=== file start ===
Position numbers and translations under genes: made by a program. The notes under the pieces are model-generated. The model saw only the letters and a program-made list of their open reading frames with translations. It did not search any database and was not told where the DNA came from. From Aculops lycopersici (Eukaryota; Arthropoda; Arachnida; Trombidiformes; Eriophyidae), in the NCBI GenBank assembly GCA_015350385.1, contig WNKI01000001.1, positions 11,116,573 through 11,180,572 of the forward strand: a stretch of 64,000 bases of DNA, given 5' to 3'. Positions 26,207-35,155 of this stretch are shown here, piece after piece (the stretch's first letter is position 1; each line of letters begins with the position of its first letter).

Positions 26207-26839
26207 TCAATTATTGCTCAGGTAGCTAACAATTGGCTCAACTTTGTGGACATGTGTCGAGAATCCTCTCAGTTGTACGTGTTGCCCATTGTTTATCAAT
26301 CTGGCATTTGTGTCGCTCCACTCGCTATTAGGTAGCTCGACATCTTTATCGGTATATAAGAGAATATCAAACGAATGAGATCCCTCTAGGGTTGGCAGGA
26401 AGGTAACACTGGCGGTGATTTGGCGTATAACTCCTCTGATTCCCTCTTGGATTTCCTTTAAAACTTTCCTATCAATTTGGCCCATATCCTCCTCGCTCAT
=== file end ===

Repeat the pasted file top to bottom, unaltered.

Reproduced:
Position numbers and translations under genes: made by a program. The notes under the pieces are model-generated. The model saw only the letters and a program-made list of their open reading frames with translations. It did not search any database and was not told where the DNA came from. From Aculops lycopersici (Eukaryota; Arthropoda; Arachnida; Trombidiformes; Eriophyidae), in the NCBI GenBank assembly GCA_015350385.1, contig WNKI01000001.1, positions 11,116,573 through 11,180,572 of the forward strand: a stretch of 64,000 bases of DNA, given 5' to 3'. Positions 26,207-35,155 of this stretch are shown here, piece after piece (the stretch's first letter is position 1; each line of letters begins with the position of its first letter).

Positions 26207-26839
26207 TCAATTATTGCTCAGGTAGCTAACAATTGGCTCAACTTTGTGGACATGTGTCGAGAATCCTCTCAGTTGTACGTGTTGCCCATTGTTTATCAAT
26301 CTGGCATTTGTGTCGCTCCACTCGCTATTAGGTAGCTCGACATCTTTATCGGTATATAAGAGAATATCAAACGAATGAGATCCCTCTAGGGTTGGCAGGA
26401 AGGTAACACTGGCGGTGATTTGGCGTATAACTCCTCTGATTCCCTCTTGGATTTCCTTTAAAACTTTCCTATCAATTTGGCCCATATCCTCCTCGCTCAT